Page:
Animal Man Ending – What Does it Mean?
DC’s Animal Man is ending in March with issue #29. Jeff Lemire and Travel Foreman will be drawing the issue. Let us all have a moment of silence to commemorate the passing of this title.
Now that that’s over, let’s get to the real meat of things. No, the book wasn’t cancelled. But it was ended. The difference between the two is that books usually get cancelled when sales are at an all-time low. Sales usually end up this way due to people being unwilling to try new or obscure things. Let’s face it, as fun as reading the adventures of Justice League is every month, the obscure characters are infinitely more interesting because there’s more room to work with them. There are either no set parameters or very small ones. What this leads to is an experimental, organic growth of said character’s mythology and personality. You can’t do that with the Justice League.
It’s a testament to DC’s willingness to experiment that Animal Man lasted as long as it did. Let’s see: 29 main issues, 2 annuals and a zero issue. That’s 32 issues for a character with a less than sizable fan-base. Sure, Grant Morrison did a run at the height of his own popularity, but that was way back in the late 80s when experimenting was a more openly accepted thing. Buddy Baker fans are like Buddy Baker’s family in the comics, a small and connected group with a deep appreciation for the work being done.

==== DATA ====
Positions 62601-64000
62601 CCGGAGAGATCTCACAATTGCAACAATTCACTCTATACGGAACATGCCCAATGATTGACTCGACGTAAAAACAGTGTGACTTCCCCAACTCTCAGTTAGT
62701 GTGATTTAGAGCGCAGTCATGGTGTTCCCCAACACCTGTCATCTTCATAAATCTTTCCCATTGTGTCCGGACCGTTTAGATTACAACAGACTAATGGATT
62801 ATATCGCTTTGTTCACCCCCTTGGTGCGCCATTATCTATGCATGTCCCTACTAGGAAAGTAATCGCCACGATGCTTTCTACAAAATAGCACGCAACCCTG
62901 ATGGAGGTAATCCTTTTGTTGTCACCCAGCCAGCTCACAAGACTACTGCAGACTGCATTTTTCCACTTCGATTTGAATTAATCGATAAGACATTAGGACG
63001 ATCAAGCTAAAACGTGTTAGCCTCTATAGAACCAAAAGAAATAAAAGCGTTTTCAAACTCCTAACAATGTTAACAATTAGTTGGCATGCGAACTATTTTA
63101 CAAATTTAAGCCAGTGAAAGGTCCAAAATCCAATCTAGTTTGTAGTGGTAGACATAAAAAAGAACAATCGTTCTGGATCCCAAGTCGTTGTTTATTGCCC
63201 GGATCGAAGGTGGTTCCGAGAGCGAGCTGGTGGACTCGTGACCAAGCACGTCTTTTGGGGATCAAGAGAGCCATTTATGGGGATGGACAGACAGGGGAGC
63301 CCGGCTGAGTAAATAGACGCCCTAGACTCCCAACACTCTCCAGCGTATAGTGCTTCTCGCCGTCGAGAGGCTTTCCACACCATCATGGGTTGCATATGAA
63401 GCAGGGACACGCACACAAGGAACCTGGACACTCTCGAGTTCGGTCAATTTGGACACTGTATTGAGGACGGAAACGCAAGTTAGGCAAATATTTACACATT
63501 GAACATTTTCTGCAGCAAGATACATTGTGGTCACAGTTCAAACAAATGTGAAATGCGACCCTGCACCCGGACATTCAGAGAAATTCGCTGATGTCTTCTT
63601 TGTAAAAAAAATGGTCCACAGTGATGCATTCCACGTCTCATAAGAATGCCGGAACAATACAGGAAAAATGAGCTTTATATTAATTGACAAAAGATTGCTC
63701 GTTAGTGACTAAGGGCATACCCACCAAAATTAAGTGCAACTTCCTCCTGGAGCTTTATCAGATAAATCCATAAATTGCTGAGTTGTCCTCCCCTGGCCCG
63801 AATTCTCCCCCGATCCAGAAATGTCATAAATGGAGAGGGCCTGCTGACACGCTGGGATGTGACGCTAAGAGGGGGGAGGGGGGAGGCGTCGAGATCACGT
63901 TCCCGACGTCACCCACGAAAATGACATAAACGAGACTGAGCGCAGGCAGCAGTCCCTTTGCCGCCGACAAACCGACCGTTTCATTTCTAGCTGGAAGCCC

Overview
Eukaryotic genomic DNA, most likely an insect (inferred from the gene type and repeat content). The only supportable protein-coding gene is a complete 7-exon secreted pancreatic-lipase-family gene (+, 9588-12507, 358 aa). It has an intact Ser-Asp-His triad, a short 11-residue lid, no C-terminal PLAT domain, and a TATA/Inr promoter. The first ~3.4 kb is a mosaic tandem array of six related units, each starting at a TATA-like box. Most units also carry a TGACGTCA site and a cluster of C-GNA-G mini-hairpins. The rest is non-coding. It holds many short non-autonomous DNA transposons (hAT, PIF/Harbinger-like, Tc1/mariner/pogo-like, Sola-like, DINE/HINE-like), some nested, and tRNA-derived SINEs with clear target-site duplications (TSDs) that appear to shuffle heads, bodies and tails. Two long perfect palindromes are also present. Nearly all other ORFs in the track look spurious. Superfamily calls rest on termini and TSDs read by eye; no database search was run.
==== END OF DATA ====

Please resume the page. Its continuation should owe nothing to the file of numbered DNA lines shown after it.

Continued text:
DC has taken a lot of grief for cancelling books that are great but it’s the nature of the beast, and the beast is hungry. Hungry for monetary gain. A brilliant title like Dial H or Frankenstein: Agent of S.H.A.D.E. can’t reach those critically high numbers required to keep them afloat. DC as a company eats up those dollars on a week by week basis. With so many options to choose from out there, the obscurer publications get left in the dust. Again, it’s the nature of the beast. But then again, this wasn’t actually canceled. It was ended on mutual agreement. Although it still has implications for the future of small franchises.
What this means for DC’s dark line of comics (although the groupings barely exist anymore, just loosely connected threads here and there) is that the books under that grouping are now suddenly in danger. Superman may never get axed but Swamp Thing or Phantom Stranger might. The supernatural side of DC has, in this author’s opinion, always been one of their strongest elements next to straight-up super-heroics. The advent of Vertigo in the 90s and the fact that magic was so well-defined (it even had a rule-set) in the DC universe and its adult imprint meant that magic really stood for something. It managed to give DC something to call their own when Marvel had utter domination over the cosmic side of things.
Even in the New 52, DC is trying to recapture that same feeling of post-goth weirdness, post-Sandman existentialist philosophy with realist touches and a tinge of daydreaming thrown in. In essence, it’s a version of that Vertigo spirit that’s younger and still hasn’t found its footing yet. Without given the proper time to develop, this dark Vertigo-esque line of DC’s that they desperately try to promote is going to flounder and get rushed out as fast as possible.
So with Animal Man ending on a mutual agreement between Lemire and DC, I can assuredly say you should fear for the rest of the dark line of the books but you should also be optimistic for it. If more stories end on a creator’s terms, this will allow them to tell the full story they wanted to tell. The perfect, set-in-stone ending. So DC, it’s your prerogative on whether or not you keep the dark line alive, but continue to let creators do things on their terms. It doesn’t make the pill go away, but it sweetens it a little for the rest of us.